Well, we've established that lore in WoW definitely takes some heavy cues from Nordic mythology, but is one example really enough to prove my point that WoW is themed around a particular real-world lore? No, it's not. However, that's what this handy paragraph is for. I'm going to mention other examples here and not go too in-depth with them because I feel that would be redundant. If you really want an in-depth explanation, leave a reply or PM me. So, a quick list of other examples where WoW takes cues from Nordic mythology:
So, we can see above that while WoW takes some very huge cues from Norse lore, many other aspects of it draw inspiration from all sorts of 'real-life' cultures and mythologies. In light of this, the idea that a whole game is formed around a mythology seems to be flawed. However, what we can divine from this is that Blizzard has definitely used real-world mythologies as a catalyst for their lore in fairly large swathes. Not only this, hopefully after looking at various implementations in the other games below, we might be able to get a better picture of how Titan lore will be formed. It seems WoW really implements this 'real-world' mythologies on a pick and choose basis.
Now onto an old favourite, although now disputed by some of its greatness as of late...
Diablo - RELIGION, ANGELS
Diablo is a game that really pulls many people into a personal space in their hearts with the story and is a direct theatre for the fight between Light and Dark, Good and Evil, Hamsters and Squirrels! The franchise explores deep into human connections, ancient evils and the mystique of angelic beings. It is clear that this game is heavily themed and influenced by Religious and Angelic mythologies and I even feel a bit silly justifying this, so I'll keep it brief.
Diablo toys with ideas of Heaven and Hell, personal strength and weaknesses and even the power of love and this is taken from many moral stories from numerous cultures. It has Angels, Demons and everything inbetween, it draws from folk-lore, fantasy and many other genres. Religion and Angelic stories are the holding structure of which the lore has grown and inhabited and it would be foolish to ignore this. While I feel this is a rich topic to explore, it is also obvious to any average Blizzard gamer, and I think our time with game is better spent discussing the extent to which Diablo lore is borrowed from real-life stories and why.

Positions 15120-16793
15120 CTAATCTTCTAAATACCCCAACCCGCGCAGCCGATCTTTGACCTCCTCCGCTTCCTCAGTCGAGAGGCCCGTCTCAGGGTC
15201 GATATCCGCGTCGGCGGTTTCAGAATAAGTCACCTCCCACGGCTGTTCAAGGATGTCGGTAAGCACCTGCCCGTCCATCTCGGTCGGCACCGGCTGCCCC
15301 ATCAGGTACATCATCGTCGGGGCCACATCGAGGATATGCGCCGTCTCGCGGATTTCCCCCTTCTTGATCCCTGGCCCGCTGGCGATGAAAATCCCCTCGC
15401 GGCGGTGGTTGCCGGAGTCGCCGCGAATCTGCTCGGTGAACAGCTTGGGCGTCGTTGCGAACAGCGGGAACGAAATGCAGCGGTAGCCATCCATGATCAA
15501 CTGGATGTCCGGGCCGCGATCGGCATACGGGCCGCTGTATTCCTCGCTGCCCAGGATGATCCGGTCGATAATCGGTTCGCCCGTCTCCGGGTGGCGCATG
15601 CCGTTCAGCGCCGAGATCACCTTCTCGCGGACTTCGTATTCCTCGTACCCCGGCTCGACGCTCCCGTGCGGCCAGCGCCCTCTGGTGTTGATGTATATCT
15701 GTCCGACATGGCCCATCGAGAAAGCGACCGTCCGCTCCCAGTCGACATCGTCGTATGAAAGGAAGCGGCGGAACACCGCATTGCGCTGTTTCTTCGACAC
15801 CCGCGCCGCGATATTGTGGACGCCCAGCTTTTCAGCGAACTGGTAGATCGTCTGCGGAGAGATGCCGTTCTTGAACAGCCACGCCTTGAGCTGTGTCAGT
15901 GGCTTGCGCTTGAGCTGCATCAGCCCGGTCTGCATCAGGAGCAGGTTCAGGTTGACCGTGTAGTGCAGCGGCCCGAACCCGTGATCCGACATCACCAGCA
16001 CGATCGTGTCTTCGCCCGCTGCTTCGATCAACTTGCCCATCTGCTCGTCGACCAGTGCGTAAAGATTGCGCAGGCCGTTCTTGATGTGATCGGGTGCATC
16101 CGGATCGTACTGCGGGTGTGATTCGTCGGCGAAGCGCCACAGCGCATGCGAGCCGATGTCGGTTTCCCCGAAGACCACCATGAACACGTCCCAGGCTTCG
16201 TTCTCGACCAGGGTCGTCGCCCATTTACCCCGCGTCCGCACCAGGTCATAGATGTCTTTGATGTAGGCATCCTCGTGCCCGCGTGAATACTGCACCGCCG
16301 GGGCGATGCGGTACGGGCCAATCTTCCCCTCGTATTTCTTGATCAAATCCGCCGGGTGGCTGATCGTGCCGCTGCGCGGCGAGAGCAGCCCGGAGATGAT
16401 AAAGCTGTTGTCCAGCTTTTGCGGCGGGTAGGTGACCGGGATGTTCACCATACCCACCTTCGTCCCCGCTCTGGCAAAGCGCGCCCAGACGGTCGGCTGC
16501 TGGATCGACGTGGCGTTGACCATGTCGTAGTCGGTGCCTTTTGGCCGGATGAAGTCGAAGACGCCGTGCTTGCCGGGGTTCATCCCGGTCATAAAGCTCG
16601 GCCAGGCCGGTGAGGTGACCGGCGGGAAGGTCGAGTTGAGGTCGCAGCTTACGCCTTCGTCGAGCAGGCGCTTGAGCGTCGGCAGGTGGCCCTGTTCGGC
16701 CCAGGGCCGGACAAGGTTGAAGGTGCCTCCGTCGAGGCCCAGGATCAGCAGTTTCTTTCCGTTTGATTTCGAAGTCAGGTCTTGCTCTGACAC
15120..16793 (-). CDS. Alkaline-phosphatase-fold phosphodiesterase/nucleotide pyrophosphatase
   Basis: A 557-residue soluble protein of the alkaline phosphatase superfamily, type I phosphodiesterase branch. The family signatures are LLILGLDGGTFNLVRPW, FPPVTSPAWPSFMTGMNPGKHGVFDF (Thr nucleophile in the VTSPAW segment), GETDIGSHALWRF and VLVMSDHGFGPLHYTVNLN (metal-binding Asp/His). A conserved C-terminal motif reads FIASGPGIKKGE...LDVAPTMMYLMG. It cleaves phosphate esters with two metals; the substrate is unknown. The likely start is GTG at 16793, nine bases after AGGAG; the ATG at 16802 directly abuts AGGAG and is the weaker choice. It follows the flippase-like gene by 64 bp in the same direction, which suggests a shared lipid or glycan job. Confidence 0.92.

How much of Diablo is borrowed?
Diablo is no more borrowed lore than the Norse lore in WoW, in terms of similarity to existing tales. In Diablo Tyraels similarity to 'The Fallen One' in a Kurdish myth of Angels
, is a good example of where the game lore has closely stuck to the real-world lore. I think the question even shouldn't concern the similarity to 'real-world' lore, but to the extent that it shapes the game universe. The entire
theme of Diablo is almost just a further exposition into the Angelic folk-lore and Religious moral stories. But is this just so Blizzard could have an easy ride when crafting the story? I don't think so.
I think that this theme was followed so closely and it was so instrumental in the lore of Diablo because it is about making the story more intricate, more Human. What is the best way to really engage with that personal side of an audience? You give them stories they know. What is a story that will really pang on those heart strings for a global audience? A story that is universal. What is universal and personal? Religion, good and evil, Angels! It just makes sense that this old-lore is made use of by Blizzard in order to make a playerbase feel so much more close to the lore than any other route would. Stories are about understanding, intrigue and entertainment, so if you use a story that is already well-known to an audience and you're spinning it off in a deeper or new way, that already ticks off two of those prerequisites.